Another example is the packaging: “neuroimaging” is new method advertisers are using to better understand the human brain and its responses.
This technology has allowed companies such as Campbell’s and Frito-Lay to redesign their packaging with colours, text and imagery that evoke positive emotions in consumers, leading them to purchase more of these products than they otherwise would have done.
What I want to make clear here is that you don’t need to be a huge organisation to use neuromarketing on your business strategies. Check this out:
5 examples of how to implement neuromarketing in your business – and why you should start doing it now:
Never underestimate the power of a smile. The Journal of Neuroscience has revealed that laughter is contagious and happiness releases endorphins in the brain, promoting togetherness, social inclusion-making it one powerful emotion to harness for business purposes!
When you think about it this way, smiling at customers should not be seen as just doing something nice but rather an investment with high return rates.
Sensory marketing is when a business uses many different senses to create an engaging and positive impression for their brand.
It’s been shown that appealing to all five of the human senses increases attention, trustworthiness, and purchase intent from customers by incorporating multiple sensory experiences into one advertisement or event.
By using sights (e.g., cooking demonstrations), sounds (e-learning seminars with soundtracks) smells (adding your favourite smell in stores,) touch/feeling products (as well as taste/flavour samples at food festivals) businesses are able to appeal more fully on how we perceive our world around us through these various sensations
When it comes to the sales of your products, every detail counts. From where you put them in a store (near entrances or at eye level) and how they are presented on shelves with similar items around each other, or the smell of freshly baked bread; the sound of bubbling water coming from a nearby pot… all contribute to customer attention.
Subtle changes such as pleasant smells and lighting can redirect their focus onto new areas within the space that might not have been noticed before.
It doesn’t need to be an uphill battle to convince a customer they should do business with your company. Even though it mightn’t seem like a big deal, you never know when someone might change their mind at the last minute – or require further information before making their decision.
According to BrainFluence, you can build trust with customers by lowering barriers of entry to then lead people to convert.
For example, someone is more likely to go ahead and try your product than a company’s that asks them to submit credit card details upfront in the online ordering process.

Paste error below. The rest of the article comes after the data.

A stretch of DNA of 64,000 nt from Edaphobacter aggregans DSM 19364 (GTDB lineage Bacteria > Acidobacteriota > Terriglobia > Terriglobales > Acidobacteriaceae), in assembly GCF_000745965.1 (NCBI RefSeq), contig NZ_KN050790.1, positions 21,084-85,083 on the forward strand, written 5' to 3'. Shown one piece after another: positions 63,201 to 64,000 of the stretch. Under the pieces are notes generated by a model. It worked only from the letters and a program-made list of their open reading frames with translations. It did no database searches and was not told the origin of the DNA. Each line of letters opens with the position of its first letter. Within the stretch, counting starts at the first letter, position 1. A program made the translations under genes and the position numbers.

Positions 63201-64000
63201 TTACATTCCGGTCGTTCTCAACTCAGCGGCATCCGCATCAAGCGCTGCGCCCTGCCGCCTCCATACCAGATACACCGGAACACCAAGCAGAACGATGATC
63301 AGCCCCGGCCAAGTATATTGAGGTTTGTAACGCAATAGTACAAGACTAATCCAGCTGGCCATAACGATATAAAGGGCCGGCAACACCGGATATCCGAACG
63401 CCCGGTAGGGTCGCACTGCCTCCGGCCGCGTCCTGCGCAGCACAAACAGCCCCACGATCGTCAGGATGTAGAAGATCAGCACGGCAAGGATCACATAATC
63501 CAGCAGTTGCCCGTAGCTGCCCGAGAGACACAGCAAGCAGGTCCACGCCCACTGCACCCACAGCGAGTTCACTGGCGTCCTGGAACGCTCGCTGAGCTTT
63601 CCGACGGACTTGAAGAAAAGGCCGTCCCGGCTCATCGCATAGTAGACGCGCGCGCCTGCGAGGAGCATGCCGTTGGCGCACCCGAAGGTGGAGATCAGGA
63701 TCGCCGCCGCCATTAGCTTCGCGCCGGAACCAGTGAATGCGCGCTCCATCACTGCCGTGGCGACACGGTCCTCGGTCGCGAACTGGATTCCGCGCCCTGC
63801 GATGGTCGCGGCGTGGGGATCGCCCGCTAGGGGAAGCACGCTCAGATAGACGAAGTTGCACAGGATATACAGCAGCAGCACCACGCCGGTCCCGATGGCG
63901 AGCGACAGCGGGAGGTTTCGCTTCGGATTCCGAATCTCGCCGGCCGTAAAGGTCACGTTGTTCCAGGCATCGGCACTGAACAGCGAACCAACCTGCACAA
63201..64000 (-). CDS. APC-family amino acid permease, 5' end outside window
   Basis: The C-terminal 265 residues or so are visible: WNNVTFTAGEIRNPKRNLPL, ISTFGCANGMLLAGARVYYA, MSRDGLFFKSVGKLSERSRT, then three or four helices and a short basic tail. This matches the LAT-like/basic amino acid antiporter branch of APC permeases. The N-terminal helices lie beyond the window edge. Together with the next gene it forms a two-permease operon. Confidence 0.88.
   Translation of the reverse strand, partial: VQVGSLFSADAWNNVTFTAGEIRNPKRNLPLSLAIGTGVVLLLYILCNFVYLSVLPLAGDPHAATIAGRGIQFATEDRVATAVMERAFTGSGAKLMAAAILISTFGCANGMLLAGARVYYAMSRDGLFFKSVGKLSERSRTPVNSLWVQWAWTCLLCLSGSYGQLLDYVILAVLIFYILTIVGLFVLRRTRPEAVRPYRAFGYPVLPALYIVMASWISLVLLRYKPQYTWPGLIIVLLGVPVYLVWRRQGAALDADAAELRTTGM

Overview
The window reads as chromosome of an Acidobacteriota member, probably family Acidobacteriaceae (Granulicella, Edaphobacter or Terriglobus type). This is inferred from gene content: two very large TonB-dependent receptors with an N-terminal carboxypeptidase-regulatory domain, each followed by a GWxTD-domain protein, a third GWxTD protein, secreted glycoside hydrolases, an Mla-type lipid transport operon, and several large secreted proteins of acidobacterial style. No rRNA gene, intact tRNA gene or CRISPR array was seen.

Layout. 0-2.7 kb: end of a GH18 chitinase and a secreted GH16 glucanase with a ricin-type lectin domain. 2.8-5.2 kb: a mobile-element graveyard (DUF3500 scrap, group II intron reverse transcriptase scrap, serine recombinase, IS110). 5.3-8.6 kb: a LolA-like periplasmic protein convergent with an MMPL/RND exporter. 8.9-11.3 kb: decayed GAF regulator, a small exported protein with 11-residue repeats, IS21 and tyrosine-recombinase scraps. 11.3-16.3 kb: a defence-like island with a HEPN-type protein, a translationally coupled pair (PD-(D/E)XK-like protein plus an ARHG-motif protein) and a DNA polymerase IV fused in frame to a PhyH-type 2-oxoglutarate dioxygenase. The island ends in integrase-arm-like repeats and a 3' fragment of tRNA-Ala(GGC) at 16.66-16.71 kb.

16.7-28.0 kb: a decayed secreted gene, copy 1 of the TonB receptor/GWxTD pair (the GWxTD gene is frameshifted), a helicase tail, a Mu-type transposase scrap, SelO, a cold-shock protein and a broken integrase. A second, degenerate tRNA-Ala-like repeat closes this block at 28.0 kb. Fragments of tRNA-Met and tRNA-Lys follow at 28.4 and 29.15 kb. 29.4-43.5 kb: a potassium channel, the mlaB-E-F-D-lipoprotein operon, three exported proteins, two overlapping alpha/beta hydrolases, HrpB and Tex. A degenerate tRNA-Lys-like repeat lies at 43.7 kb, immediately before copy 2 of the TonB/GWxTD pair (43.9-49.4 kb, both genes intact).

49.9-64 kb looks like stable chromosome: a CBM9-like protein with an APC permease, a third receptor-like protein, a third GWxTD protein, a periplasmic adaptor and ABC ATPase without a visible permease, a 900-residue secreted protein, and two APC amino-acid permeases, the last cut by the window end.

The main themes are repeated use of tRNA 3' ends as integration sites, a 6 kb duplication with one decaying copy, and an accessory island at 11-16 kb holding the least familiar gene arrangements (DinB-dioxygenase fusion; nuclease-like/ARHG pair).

Psychological “tricks” are often employed by brands in order to make consumers buy their products. One way is using specific price points like $9.99 or removing the dollar sign altogether, which tricks consumers into thinking they’re spending less money than something actually costs.
There are other subtle ways marketers can “trick” their customers into making a purchase; these include understanding how colour affects selling prices and shelf placement for different types of items (like food).
According to New Neuromarketing, when it comes down to which type sells better on shelves—products with light colours sell better when placed up high while dark-coloured products perform well in low spots near your feet.
Tracking customers’ gaze on advertisements or products is an important way to learn what grabs their attention. By understanding patterns in eye-tracking, you can determine how your customer views different aspects of a product and where they would most likely interact with it.
This information allows companies to redirect the focus of ads/products so that viewers are more inclined towards engagement with the company’s brand rather than offers from other brands.
With new technology available for use at retail locations such as cameras mounted above store counters, businesses now have access to valuable data about this natural behaviour pattern amongst shoppers within brick-and-mortar stores around the world.
And if you’re an online store, you can rely on tools that provide website heatmaps – a powerful way to understand what users do on your website pages, where they click, how far they scroll, what they look at or ignore.
When you know what the users are doing on your website, you can adjust your marketing strategy accordingly.
Neuromarketing may sound like a concept that’s super tech, but essentially, neuromarketing is just referring to having an understanding of how people interact with brands/products.
Many businesses tend to put “people’s feelings” aside and focus only on the commercial aspect – and that’s something that must be revised.
If you’re ready to implement strategies that will help you achieve success in your business, don’t hesitate to contact me.
It would be my pleasure to assist you in reaching your goals by walking you down an effective and sustainable path.